Monthly Archive:January 2017

Bynora

Use Raspberry pi to driver Servo Motor

Use the following diagram to connect a Servo Motor.

PWM
A couple of notes before you get started:
The provided diagram is just an example of how to connect the sensor. There are many ways to connect sensors and extensions, so try what works best for you! In this case we’ll be using a PCA9685 PWM controller to connect our Servo to the Pi. We’ll also be using an external 5v power supply to provide power to the Servo.
To add a PWM Output you will need a PWM controller. For this example we will use a PCA9685 PWM I/O Controller. This tutorial assumes you already have the PCA9685 connected. Refer to the PCA9685 Tutorial if you need assistance with that part.
Make sure Raspberry Pi is powered off when connecting wires.
When using a GPIO ribbon cable, make sure the power wire (it’s a different color than the others) is connected to the corner of your Raspberry Pi and the top of your Pi cobbler.
Some full-size breadboards (used in diagrams below) have a powerline that is separated in the middle. If this is the case, be sure your sensors are connected on the same half of the breadboard as your Pi Cobbler.
Step 1
Connect power from the external power source to the PCA9685. Also connect power from one of the output channels (V+) on the PCA9685 to the servo motor (red).
Step 2
Connect ground from the external power to the PCA9685. Also connect ground (GND) from the PCA9685 (GND) to the relay (black).
Step 3
Connect the control channel (PWM) from the PCA9685 to the relay (yellow).
Step 4
You’re done! You can now add the Servo Motor to your dashboard, controlling it through the PCA9685 (Channel 15 in our example).

Bynora

Use Raspberry pi to driver a Relay

Use the following diagram to connect a Relay Switch.

PWM

A couple of notes before you get started:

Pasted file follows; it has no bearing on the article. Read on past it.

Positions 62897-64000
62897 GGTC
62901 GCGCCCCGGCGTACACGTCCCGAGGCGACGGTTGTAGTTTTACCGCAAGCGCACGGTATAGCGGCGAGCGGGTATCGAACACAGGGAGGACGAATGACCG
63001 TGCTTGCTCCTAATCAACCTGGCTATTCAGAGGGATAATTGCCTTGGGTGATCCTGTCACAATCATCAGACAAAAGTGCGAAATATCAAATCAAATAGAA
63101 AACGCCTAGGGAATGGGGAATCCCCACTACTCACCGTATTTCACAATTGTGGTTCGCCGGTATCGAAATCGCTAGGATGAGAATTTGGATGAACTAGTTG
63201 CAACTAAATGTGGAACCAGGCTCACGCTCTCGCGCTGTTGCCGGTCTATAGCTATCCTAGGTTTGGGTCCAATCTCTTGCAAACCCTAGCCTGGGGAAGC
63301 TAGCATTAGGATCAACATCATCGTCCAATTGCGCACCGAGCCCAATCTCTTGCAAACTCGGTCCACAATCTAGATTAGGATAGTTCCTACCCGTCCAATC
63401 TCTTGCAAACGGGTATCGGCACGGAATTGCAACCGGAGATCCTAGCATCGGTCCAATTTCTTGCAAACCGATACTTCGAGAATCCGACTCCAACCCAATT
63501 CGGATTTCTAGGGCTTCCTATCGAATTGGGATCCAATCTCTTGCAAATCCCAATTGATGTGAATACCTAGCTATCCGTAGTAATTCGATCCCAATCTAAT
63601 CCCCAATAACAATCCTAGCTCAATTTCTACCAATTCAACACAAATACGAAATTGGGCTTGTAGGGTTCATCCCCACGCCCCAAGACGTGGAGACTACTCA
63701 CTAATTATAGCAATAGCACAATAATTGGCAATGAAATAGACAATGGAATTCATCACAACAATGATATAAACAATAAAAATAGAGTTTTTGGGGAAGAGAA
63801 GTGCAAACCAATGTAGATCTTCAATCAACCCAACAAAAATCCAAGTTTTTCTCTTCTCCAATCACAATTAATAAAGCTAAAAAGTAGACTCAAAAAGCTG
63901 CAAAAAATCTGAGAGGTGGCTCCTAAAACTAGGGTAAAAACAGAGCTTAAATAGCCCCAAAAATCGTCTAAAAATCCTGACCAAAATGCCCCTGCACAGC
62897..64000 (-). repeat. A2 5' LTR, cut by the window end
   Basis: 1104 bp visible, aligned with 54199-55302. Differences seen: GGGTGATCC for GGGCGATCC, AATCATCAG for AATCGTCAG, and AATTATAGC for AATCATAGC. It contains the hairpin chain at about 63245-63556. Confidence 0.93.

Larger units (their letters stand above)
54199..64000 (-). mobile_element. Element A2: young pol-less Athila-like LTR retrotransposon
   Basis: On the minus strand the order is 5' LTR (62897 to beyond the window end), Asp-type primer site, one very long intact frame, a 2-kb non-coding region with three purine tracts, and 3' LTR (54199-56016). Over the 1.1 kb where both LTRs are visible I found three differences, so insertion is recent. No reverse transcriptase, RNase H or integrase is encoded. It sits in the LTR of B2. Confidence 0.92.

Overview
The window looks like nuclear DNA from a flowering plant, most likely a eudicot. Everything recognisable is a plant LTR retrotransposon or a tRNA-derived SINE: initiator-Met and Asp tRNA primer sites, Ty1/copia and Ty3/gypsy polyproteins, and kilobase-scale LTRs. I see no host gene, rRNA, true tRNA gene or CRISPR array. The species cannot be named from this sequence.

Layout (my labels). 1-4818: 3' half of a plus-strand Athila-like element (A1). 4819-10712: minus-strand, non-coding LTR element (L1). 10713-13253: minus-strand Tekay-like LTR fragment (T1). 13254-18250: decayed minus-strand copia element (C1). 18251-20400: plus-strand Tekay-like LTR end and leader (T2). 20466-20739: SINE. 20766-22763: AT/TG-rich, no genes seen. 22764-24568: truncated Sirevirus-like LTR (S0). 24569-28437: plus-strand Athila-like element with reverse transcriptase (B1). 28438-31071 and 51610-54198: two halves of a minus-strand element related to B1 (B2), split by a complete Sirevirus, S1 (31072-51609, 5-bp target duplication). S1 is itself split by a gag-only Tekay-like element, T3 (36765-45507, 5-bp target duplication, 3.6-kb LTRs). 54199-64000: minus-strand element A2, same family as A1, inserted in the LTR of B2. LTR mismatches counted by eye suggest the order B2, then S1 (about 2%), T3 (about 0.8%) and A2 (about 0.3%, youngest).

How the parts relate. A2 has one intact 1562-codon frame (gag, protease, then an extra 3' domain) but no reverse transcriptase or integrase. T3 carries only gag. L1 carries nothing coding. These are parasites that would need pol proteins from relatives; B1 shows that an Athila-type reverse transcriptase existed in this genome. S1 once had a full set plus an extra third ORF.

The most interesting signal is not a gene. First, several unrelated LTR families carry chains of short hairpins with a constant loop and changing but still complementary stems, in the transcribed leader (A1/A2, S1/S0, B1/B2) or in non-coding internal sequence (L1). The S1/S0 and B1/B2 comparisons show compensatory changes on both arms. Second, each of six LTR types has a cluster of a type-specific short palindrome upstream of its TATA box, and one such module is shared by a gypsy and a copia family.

The provided diagram is just an example of how to connect the sensor. There are many ways to connect sensors and extensions, so try what works best for you! For this example, we will use our relay switch to switch an LED on/off.
Relay switch boards come in many sizes, allowing you to connect and control several devices. In our case, we will use a board with 2 inputs but only connect our device on the first channel.
The voltage required by your relay switch may differ from that used in the example. Please refer to the specifications of your device to verify power requirements.
Make sure Raspberry Pi is powered off when connecting wires.
When using a GPIO ribbon cable, make sure the power wire (it’s a different color than the others) is connected to the corner of your Raspberry Pi and the top of your Pi cobbler.
Some full-size breadboards (used in diagrams below) have a powerline that is separated in the middle. If this is the case, be sure your sensors are connected on the same half of the breadboard as your Pi Cobbler.

Step 1
Connect 5v power from the Pi Cobbler to the relay board.

Step 2
Connect ground from the Pi Cobbler to the relay board.

Step 3
Connect the relay control pin (IN1) to a GPIO pin on the Pi Cobbler, in this case Channel 13.

Step 4
Connect 3V power from the Pi Cobbler to the LEDs longer pin, through the resistor.
Step 5
Connect the relay (K1) common (CO) pin to ground. Also connect the normally open (NO) pin to the LEDs short lead. You may chose the normally closed (NC)
pin of the relay instead, depending on your needs.
Step 6
You’re done! You can now add the Relay Switch to the dashboard and use it to control the LED on GPIO 13.

Bynora

Use Raspberry pi to driver Photoresistor Luminosity sensor